your eyes as the autocrat from whose will every thing around you is said to derive its impulse. You become conscious that you yourself are the subject of observation and scrutiny; and probably, unaccustomed to the fixed gaze of princes and potentates, feel not a little embarrassed under the dissection which your character and disposition are so quietly undergoing. As your own look is sinking cowed before the particular attention with which you are being honoured, you feel not a little relieved at discovering that the expression of the imperial countenance, at first rigidly severe, has passed without any intermediate stage into one of gentle and graceful politeness. Fully prepared to recognise the appreciation of your own merits as only matter of time, you are ready to set down to the eagle-eyed penetration of a master mind this rapidly altered bearing towards you; and the very iciness of the first glance is a guarantee to you of the trustworthiness of the ultimate judgment. You have no suspicion that so great a prince can be really guilty of the idle vanity of outstaring a bewildered foreigner, and that had your own demeanour been more composed under the imperial eye, you would have inflicted on the Czar of Muscovy a pang of angry disappointment. This, with other facts, comes gradually to your knowledge; and so much is the first favourable impression altered by subsequent observation, that you run the risk of falling into the opposite extreme, and solving every ambiguous characteristic in the sense of unmixed evil. You discover that real friendship is as remote as possible from the pleasing civility of ordinary Russian intercourse; that it is commonly only a hasty demonstration of good-will, put forth without the slightest reference to actual feeling, merely to anticipate and prevent the closer approach and introspection of a more gradual intimacy. It is the nervous movement of suspicion, which apes the simplicity of open-heartedness. You learn other things in times even less pleasing. Your urbane and conversational elbow-companion at the restaurateur's has led the confidential chat to the subject of Russian political institutions, and has supplied you with an easy opening to the expression of your own conviction of the superiority of Western freedom. You may be so unguarded as to follow up the hint, feeling safe in the solitude of that corner of the room and in the reciprocal frankness of your auditor; or it may be that through a constitutional reserve, or the self-restraint dictated by worldly experience, you may waive the discussion, and confine yourself to the unobjectionable remark, that your object is to gather information, and that you leave to Russians themselves, as the best judges, the task of appreciating the value of their own usages. In the latter case, you may be startled a few days afterwards, in talking with a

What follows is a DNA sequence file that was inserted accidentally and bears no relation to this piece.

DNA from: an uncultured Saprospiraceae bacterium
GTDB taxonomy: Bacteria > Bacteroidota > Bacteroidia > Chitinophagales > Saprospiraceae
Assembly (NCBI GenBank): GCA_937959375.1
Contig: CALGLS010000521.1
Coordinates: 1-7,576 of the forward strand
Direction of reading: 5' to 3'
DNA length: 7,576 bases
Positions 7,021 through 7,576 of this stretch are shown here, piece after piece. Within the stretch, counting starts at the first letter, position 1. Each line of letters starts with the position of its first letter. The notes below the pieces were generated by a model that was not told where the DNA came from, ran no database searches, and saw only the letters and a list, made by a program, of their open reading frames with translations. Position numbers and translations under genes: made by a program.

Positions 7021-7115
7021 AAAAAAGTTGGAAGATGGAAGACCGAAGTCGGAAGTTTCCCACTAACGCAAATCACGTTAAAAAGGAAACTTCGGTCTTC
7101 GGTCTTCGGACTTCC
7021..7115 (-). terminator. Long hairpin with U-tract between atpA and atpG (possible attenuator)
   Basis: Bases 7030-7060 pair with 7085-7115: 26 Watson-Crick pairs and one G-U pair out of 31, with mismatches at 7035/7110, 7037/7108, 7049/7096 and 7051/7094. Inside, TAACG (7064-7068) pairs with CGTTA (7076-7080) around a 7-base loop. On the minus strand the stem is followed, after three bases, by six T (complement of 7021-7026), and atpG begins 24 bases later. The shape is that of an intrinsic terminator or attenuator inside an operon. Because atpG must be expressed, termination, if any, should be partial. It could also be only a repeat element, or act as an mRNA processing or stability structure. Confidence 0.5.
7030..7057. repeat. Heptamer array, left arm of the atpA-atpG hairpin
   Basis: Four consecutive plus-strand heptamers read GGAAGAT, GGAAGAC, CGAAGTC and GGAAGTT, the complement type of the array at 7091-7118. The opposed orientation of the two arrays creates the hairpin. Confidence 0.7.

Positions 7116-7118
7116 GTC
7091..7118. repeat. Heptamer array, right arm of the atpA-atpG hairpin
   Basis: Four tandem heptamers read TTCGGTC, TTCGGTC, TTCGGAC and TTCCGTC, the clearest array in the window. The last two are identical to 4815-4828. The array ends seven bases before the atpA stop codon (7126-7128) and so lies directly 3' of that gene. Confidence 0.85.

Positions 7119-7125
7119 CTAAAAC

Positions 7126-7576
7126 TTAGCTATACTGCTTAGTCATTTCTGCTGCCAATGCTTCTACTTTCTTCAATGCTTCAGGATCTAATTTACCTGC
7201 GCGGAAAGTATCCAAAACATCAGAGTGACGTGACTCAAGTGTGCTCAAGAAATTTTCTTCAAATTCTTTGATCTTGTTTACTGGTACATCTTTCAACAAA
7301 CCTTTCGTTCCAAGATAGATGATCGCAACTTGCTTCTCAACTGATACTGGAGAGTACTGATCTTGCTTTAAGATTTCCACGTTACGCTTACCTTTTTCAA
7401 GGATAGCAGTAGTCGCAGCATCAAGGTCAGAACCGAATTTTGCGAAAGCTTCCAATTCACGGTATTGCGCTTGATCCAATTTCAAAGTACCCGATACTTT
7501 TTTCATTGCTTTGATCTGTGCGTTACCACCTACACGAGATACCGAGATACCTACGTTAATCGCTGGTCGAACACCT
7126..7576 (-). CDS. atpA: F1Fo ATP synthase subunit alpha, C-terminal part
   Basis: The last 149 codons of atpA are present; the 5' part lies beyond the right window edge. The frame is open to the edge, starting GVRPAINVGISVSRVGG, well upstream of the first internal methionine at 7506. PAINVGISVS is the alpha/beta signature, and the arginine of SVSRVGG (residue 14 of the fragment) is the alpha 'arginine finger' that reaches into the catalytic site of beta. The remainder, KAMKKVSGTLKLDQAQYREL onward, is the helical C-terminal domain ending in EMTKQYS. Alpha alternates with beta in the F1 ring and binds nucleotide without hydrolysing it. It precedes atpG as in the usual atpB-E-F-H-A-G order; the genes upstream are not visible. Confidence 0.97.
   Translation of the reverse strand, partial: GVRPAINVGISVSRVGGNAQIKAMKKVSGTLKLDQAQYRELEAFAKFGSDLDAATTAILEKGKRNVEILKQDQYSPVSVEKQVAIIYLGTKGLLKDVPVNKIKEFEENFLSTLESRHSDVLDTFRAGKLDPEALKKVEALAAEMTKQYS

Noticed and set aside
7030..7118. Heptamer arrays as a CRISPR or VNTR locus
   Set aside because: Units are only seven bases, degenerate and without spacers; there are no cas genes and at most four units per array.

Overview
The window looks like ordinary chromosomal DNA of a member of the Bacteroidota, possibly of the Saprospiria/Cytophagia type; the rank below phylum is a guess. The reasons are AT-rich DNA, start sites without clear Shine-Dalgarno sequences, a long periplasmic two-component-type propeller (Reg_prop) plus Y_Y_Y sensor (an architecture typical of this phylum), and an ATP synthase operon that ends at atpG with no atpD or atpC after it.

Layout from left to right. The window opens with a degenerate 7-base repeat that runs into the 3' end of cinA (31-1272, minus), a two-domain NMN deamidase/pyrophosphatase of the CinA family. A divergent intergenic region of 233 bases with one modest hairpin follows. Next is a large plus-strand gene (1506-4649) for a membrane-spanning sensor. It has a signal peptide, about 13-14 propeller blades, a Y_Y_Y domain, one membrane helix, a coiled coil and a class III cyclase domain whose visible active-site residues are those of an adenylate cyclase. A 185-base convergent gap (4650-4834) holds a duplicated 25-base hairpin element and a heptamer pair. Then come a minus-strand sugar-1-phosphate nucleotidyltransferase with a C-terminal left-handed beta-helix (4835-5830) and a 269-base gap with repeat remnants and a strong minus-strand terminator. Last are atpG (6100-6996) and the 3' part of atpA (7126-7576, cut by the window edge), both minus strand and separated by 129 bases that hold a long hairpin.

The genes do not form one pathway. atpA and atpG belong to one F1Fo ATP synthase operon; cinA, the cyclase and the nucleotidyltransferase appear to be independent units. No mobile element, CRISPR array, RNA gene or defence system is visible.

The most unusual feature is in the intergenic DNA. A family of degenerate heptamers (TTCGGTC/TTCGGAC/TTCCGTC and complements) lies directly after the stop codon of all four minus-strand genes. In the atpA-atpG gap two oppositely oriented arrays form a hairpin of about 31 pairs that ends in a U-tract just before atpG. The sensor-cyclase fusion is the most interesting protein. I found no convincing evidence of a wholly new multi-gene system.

superior official, whose acquaintance you have casually acquired, and whom you know to be connected with the Imperial Police, to be congratulated as a prudent man, and to learn that your tavern conversation has duly passed from bureau to bureau, through all the stages of official docketing, and has perhaps gratified the curiosity even of the imperial personage himself on whose sudden prepossession in your favour you had been pluming yourself. Should indiscretion have been your failing, you may find a monitor besides that in your own breast in the persevering attendance of some gentleman of morbid politeness and strange discontinuity of occupation, until you are fairly I watched and bowed out of the dominions of the Czar. You are then made painfully aware that in Russia the old Saxon system of neighbourly and "tithing" responsibility, man for man, to the State, has been developed in a peculiar manner; that the members of the same family are virtually government spies on each other's movements and words; and that the best way of satisfying the police of your own innocence is to act as the secret denouncer of the guilt of your bosom friend. Such a state of things may appear at first sight entirely destructive of all social enjoyment; but being applicable to all, it receives its natural modification in the common interest, and its evil effect, beyond the limits which it imposes on the objects of life and the subjects of discourse, is chiefly experienced by those who are bunglers at the orthodox lying and mystification which are its accompaniments. Skilful conspirators have a language of their own, to which no police-office has yet succeeded in discovering a perpetual glossary. The ordinary effect, however, of this social system is, that the Czar is tacitly understood to be present at, and a party to, the minutest details of the private life of all his subjects. It is, in short, an attempt to engraft the patriarchal idea, which lies at the root of Sclavonic nationality, upon the borrowed civilisation of Western Europe. Russian life thus divides itself into two outwardly antagonistic, but intrinsically similar, phases-the life of the Sclavonic peasant in his cherished organisation of "communes," and that of the noble of the capital, with his European tastes and aspirations paralysed by his national and traditional characteristics. At the head of each system stands the patriarchal authority of the Czar-the natural complement of the one, and the uneasily accepted necessity of the other. Is it wonderful that, with this double aspect of Russia, and this conflict of ideas in the minds of intelligent Russians themselves, there should be some lack of appreciation and understanding in Western Europe of the national character, and of the extraordinary man who for so long a time was identified by Western politicians with the distinctive genius of Russia?